No metal, carbon fiber or graphene. The next satellites designed by the Japanese company Sumitomo Forestry and the University of Kyoto are expected to be made of wood. The reason? Minimize damage to the space junk present in Earth's orbit.
The increase in the launch of satellites into the atmosphere increasingly aggravates the issue involving space debris - formed by about 34 thousand objects (from screws to dead satellites) according to the United States Space Surveillance Catalog.
This damage would be greatly minimized with wooden satellites, as they would burn without leaving harmful residues in the atmosphere or debris when they returned to Earth.
"We are very concerned that all the satellites that re-enter Earth's atmosphere burn and create tiny particles of alumina (aluminum oxide) that float in the upper atmosphere for many years," said Takao Doi, a professor at Kyoto University and Japanese astronaut to the BBC.
"Eventually, this will affect the Earth's environment," added the professor.
The expectation is that satellite Madeira - which will be the first models made with the material - to be built by 2023.
To meet the deadline, Sumitomo Forestry has already started research on tree cultivation and the use of wood materials in space. Several types of wood are being tested in extreme environments on Earth, but according to a company spokesman, the wood under test is a “R&D secret (research and development)”.
The next steps should cover the development of the satellite engineering model and the manufacture of the flight model.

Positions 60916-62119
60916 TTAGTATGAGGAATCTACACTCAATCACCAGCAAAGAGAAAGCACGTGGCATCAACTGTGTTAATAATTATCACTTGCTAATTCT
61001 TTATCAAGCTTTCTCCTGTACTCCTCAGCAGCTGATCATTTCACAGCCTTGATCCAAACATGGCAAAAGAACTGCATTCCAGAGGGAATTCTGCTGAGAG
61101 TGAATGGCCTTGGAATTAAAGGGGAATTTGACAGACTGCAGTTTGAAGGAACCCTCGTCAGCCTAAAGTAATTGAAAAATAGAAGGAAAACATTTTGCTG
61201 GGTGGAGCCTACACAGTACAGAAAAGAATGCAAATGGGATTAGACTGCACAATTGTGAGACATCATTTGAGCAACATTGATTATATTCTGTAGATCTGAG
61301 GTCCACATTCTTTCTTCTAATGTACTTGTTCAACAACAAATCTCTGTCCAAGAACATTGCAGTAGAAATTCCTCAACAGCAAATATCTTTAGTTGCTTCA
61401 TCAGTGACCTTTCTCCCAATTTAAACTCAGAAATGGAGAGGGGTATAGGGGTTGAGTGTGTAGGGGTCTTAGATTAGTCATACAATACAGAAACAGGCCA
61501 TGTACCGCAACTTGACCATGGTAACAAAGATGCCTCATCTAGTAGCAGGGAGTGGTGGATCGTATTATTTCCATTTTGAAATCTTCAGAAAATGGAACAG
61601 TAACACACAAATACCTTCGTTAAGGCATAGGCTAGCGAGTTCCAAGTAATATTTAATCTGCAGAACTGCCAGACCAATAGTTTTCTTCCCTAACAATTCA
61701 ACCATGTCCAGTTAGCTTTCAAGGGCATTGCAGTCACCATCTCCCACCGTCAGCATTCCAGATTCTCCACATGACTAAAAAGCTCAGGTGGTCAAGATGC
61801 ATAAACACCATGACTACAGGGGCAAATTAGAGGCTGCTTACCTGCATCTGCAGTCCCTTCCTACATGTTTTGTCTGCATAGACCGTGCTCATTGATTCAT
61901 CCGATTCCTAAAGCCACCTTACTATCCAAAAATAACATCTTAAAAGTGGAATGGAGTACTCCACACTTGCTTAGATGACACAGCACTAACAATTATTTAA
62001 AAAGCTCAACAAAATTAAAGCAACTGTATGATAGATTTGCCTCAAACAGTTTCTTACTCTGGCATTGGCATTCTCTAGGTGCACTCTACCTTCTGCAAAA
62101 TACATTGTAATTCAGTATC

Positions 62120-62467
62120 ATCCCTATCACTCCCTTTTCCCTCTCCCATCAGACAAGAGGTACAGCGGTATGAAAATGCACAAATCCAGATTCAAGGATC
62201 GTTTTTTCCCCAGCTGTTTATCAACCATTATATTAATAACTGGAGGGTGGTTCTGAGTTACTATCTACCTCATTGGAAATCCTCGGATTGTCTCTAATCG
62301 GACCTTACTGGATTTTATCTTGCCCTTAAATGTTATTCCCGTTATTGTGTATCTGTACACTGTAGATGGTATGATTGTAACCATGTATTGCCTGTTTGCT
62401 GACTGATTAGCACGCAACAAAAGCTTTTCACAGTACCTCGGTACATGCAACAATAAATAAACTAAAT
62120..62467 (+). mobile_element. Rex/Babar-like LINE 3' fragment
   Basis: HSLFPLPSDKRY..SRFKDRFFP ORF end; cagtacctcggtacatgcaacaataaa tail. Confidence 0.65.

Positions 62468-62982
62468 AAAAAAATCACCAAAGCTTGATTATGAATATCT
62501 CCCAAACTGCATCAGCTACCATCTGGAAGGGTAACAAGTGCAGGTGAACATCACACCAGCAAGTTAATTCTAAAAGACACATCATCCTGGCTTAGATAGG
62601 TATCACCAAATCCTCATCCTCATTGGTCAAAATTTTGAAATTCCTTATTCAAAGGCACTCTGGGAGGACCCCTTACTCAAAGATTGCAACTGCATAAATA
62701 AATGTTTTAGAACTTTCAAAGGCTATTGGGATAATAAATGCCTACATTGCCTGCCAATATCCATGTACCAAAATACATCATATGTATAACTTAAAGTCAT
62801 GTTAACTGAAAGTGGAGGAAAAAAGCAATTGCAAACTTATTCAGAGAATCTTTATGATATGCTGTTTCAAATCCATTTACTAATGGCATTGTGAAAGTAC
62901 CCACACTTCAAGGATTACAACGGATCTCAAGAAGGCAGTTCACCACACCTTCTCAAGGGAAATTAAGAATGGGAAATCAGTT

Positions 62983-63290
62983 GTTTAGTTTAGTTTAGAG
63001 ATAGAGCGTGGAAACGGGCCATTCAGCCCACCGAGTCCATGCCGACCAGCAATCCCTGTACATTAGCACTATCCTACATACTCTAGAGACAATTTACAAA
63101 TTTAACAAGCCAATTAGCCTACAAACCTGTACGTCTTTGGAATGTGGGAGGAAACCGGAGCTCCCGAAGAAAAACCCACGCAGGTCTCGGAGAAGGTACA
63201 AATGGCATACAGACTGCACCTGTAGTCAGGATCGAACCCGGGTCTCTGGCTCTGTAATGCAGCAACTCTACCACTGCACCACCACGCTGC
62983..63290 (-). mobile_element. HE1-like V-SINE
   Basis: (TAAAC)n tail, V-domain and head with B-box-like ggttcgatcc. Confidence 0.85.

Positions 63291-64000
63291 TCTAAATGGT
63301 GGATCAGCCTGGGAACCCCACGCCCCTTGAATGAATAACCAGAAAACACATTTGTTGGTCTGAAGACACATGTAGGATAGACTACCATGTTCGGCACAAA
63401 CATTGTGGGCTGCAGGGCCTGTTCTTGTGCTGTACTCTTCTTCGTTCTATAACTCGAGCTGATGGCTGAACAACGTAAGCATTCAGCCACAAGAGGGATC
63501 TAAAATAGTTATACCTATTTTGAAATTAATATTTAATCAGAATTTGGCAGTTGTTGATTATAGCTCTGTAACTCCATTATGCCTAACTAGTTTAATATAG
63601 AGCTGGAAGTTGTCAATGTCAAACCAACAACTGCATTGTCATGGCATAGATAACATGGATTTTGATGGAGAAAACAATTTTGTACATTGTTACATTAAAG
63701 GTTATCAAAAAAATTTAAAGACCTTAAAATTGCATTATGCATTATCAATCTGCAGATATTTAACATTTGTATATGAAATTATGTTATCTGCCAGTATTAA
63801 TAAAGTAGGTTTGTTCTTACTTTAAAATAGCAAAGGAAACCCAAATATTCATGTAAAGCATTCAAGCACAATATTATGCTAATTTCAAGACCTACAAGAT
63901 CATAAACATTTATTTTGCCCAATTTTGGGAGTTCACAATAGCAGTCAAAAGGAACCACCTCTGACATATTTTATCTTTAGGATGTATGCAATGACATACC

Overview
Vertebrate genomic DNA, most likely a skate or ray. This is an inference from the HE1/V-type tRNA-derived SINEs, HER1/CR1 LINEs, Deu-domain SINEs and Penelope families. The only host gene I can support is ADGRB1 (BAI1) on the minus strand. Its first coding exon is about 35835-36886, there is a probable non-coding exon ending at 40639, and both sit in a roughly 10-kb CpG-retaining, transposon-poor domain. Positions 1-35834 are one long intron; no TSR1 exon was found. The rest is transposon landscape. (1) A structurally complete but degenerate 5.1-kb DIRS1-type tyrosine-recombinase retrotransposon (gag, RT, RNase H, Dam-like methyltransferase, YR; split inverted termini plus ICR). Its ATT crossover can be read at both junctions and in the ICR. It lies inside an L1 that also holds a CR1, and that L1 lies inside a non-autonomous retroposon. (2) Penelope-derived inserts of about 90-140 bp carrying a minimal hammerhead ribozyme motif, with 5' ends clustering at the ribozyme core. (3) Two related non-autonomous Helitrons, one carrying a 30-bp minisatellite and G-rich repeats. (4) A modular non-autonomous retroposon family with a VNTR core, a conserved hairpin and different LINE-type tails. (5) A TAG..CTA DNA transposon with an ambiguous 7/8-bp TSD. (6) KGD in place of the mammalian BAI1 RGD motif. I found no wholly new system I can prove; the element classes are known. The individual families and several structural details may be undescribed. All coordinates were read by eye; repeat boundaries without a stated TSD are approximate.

Problem must be aggravated
Space junk is one of the major problems to be faced by terrestrials. The more satellites and spaceships are launched, the more space waste is produced. And the situation is expected to get worse.
If the agitated space agenda of large countries like the United States and China were not enough, the Euroconsult research firm estimates that 990 satellites will be launched every year in this decade.
This may mean that, by 2028, about 15 satellites are in orbit - more than double compared to today.
It is important to remember that space junk travels at a speed of approximately 35,8 km / h and can cause considerable damage when reaching objects.
Therefore, the initiative of Sumitomo Forestry and the University of Kyoto has to be accompanied by other measures. In addition to integrating areas such as investments, the corporate sector and energy, sustainability must also be part of space agendas.